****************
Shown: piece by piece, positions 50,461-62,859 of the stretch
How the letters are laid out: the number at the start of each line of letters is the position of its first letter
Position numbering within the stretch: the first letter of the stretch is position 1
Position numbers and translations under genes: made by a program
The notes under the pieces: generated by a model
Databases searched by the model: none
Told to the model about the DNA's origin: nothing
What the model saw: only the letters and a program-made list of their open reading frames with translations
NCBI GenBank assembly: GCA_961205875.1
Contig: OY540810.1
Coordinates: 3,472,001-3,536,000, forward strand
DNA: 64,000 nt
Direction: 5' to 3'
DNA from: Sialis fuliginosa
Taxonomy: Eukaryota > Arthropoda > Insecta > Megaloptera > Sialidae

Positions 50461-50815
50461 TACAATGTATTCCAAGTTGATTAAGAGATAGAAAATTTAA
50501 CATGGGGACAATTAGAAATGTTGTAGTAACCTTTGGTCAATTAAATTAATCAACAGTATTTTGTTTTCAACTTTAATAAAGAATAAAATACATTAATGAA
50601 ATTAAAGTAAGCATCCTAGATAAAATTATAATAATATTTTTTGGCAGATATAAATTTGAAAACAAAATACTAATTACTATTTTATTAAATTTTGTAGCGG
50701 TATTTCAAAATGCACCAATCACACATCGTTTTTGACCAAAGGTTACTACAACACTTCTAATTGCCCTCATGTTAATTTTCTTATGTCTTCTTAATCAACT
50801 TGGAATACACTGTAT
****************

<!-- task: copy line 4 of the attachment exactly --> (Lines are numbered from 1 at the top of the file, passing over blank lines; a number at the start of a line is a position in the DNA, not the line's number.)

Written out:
Position numbers and translations under genes: made by a program